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Paul Has a Summer Job

1 rating: 3.0
A book by Michel Rabagliati

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Author: Michel Rabagliati
Genre: Comics & Graphic Novels
Publisher: Drawn & Quarterly Pubns
Date Published: April 01, 2003
1 review about Paul Has a Summer Job

Paul Has a Summer Job, Michel Rabagliati Has a Hit Character

  • Jan 17, 2008
Pros: Humorous story and illustrations, allusions, the ending

Cons: None worth noting

The Bottom Line: Paul Has a Summer Job is as easy and fun to read as the title makes it out to be.

Graphic novels have become an obsession of my as of late; I spend down time at my job at the library looking for new graphic novels and artists to experience, sometimes finding fun, obscure titles and often finding well-known books that are new to me. One title I've found recently is Paul Has a Summer Job by Michel Rabagliati, a Montreal native.

Paul Has a Summer Job begins at Paul's boring job printing raffle tickets and performing other odd jobs (such as making coffee and lunch runs for the other employees) at a print shop. He's dropped out of high school and has now been at the shop for two weeks and hates it, not quite getting the hang of the print machine and the clutch that controls it. Lucky for him, Paul's friend Guy calls him, complaining that one of the other counselors at the summer camp he works at bailed unexpectedly, and asking Paul if he can replace him. Obviously, as unhappy as he is playing gopher at the print shop, Paul says yes and ends up being assigned to teaching the underpriveleged and often mis-treated camp kids rock climbing, something he's never done before. Once he arrives at the camp and before the kids get there, Paul gets a chance to meet the other camp counselors, taking advantage of the opportunity to show off what a klutz and a goober he can inadvertantly be. After breaking the ice and learning to successfully and fearlessly go rock climbing, meeting the first batch of camp kids, and giving a first (bad) impression on his co-counselor, Paul realizes the camp counselor gig might not be as easy as its cracked up to be. But as the summer goes by, Paul learns to be himself and enjoy the kids and ends up creating experiences for himself that he'll never forget.

Through his easy-to-read story-telling and his cartoon-ey, fun drawings, Michel Rabagliati created a story about a young male who, in the spur of the moment, takes a job at a summer camp where he not only learns about himself, but about others as well. Paul and his friends at the camp are carefree jokesters, always having fun, which is evident in the lighthearted feel to each illustrated frame. Paul's klutziness and goofy way of approaching things adds humor to the illustrations as well, leaving the reader with a fun, quick, easy read.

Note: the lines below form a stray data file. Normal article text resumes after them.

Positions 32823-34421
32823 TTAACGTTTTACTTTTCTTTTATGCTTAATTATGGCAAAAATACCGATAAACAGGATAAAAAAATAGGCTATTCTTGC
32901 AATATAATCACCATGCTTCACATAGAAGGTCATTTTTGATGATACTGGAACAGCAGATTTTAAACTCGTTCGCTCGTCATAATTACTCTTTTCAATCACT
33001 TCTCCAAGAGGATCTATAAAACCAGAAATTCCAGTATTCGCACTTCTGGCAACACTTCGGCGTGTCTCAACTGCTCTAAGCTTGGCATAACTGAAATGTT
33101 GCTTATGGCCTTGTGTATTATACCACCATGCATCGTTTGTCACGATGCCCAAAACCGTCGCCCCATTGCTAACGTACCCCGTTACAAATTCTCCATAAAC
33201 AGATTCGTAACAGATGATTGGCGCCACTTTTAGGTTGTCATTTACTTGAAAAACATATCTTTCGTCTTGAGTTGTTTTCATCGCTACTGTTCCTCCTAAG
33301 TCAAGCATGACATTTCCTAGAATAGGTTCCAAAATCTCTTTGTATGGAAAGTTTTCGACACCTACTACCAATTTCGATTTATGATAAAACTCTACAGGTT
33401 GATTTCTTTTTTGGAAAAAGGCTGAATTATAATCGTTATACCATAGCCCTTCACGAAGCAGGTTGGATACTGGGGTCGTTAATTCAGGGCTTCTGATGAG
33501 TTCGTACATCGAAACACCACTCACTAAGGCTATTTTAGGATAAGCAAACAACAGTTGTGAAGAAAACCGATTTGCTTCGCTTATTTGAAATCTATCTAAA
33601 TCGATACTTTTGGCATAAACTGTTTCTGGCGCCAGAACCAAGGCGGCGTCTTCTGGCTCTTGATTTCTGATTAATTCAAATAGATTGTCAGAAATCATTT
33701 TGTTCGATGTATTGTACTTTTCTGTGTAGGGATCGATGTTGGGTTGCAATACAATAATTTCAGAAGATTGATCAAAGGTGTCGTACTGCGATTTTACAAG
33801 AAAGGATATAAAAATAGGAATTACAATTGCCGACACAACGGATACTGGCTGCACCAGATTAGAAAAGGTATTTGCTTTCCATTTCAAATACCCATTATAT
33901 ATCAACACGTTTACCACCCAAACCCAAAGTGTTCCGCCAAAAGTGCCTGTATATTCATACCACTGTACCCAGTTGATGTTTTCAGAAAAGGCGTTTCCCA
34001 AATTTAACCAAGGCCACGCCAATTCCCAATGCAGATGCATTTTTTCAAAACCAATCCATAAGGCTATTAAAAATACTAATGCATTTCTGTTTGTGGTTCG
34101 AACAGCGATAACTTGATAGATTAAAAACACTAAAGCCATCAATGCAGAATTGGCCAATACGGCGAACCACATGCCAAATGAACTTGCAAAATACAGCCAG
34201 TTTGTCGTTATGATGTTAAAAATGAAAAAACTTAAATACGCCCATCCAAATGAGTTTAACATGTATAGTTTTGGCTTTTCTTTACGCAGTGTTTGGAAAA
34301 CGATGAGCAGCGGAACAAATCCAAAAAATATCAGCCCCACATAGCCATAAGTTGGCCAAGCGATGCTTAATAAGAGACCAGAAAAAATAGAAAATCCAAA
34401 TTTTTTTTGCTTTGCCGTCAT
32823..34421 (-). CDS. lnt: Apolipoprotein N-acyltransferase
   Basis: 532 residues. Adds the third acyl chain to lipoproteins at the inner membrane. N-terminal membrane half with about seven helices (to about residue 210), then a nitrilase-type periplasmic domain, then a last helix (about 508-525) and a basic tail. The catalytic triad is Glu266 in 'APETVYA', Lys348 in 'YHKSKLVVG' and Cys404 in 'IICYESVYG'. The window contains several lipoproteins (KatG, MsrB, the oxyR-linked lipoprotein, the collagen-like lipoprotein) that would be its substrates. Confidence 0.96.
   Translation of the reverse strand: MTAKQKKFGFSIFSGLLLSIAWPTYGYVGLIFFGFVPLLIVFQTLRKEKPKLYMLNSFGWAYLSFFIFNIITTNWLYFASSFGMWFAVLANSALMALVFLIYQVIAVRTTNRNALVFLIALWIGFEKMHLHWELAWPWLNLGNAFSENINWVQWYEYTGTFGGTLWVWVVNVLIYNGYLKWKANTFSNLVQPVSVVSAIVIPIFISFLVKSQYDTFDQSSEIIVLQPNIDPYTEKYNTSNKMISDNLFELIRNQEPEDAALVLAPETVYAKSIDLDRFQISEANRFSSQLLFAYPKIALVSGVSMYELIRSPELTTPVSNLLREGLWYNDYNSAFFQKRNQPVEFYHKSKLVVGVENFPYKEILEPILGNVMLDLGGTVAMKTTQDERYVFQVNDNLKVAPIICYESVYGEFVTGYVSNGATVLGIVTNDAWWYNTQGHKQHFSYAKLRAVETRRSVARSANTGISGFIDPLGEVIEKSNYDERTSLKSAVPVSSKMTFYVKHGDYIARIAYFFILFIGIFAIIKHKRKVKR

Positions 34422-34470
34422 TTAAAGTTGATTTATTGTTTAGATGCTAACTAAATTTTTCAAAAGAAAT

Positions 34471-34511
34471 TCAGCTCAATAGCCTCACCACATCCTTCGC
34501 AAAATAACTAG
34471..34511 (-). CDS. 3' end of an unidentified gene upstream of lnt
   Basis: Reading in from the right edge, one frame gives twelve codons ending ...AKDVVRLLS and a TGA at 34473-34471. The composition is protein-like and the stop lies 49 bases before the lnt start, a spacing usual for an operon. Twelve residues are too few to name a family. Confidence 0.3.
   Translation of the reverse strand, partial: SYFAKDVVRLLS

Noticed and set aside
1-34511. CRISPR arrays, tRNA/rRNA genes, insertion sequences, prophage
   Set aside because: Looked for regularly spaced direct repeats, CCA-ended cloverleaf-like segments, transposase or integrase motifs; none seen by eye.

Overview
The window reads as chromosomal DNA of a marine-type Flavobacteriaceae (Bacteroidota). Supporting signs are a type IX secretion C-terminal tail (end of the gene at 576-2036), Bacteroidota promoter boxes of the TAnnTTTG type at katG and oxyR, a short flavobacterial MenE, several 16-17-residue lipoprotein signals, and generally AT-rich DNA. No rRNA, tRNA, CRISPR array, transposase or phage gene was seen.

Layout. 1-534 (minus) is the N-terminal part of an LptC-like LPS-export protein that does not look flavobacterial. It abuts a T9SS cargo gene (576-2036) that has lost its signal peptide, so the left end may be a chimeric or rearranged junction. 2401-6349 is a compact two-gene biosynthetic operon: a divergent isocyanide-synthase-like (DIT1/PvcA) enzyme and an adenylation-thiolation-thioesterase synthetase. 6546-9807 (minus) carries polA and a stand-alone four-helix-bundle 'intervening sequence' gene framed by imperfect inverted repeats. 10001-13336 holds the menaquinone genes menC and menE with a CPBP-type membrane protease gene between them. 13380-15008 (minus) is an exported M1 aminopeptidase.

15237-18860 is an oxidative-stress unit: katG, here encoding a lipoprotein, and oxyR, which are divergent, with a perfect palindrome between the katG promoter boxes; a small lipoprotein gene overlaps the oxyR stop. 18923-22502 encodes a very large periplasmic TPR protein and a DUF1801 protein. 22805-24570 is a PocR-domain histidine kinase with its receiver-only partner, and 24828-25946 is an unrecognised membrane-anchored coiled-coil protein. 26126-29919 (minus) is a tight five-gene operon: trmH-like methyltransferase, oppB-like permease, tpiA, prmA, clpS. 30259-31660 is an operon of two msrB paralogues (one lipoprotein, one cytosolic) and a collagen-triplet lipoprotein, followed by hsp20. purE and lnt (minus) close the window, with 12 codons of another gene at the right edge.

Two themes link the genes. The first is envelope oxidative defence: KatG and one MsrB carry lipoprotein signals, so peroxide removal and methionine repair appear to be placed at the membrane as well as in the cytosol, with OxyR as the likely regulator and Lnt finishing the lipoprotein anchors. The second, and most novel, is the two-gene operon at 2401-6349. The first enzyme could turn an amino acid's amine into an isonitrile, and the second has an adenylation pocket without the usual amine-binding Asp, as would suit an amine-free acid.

At the end of the story as an adult, Paul revisits that summer unexpectedly. He reminisces about the people he met and the good times he had. There are reference's to Pink Floyd's Wish You Were Here as well as Antoine De Saint-Exupery's The Little Prince, both of which add a special touch to the story. To me, the end of the book gave the book a higher overall score than I originally had in mind; I felt like everything wrapped up nicely and I wasn't left feeling like I missed something, as can often be the case with graphic novels.

There are a few things that may be turn-offs to some readers. I don't particularly get bothered by nudity or curse words, but Paul Has a Summer Job has just enough of both to make it something worth reading before a young adult does. The illustrations aren't detailed enough to make the nudity over-bearing, just humorous. The cussing was also nothing major, but it was enough to make me wonder what kind of summer camps really allow the participating kids to talk like that without being punished.

Michel Rabagliati has also written a few other graphic novels featuring Paul; Paul in the Country (2000) and Paul Moves Out (2005). I have already requested both of these books through my library, and hope to read them soon. Paul Has a Summer Job was easy and quick to read, and while the story was in-depth enough to keep me interested, it could still be considered light, simple reading.

A Few Other Graphic Novels I've reviewed

Borden Tragedy
Electric Girl, Volume 1
Shutterbug Follies
Four Letter Worlds
Strange Day
Diary of a Teenage Girl


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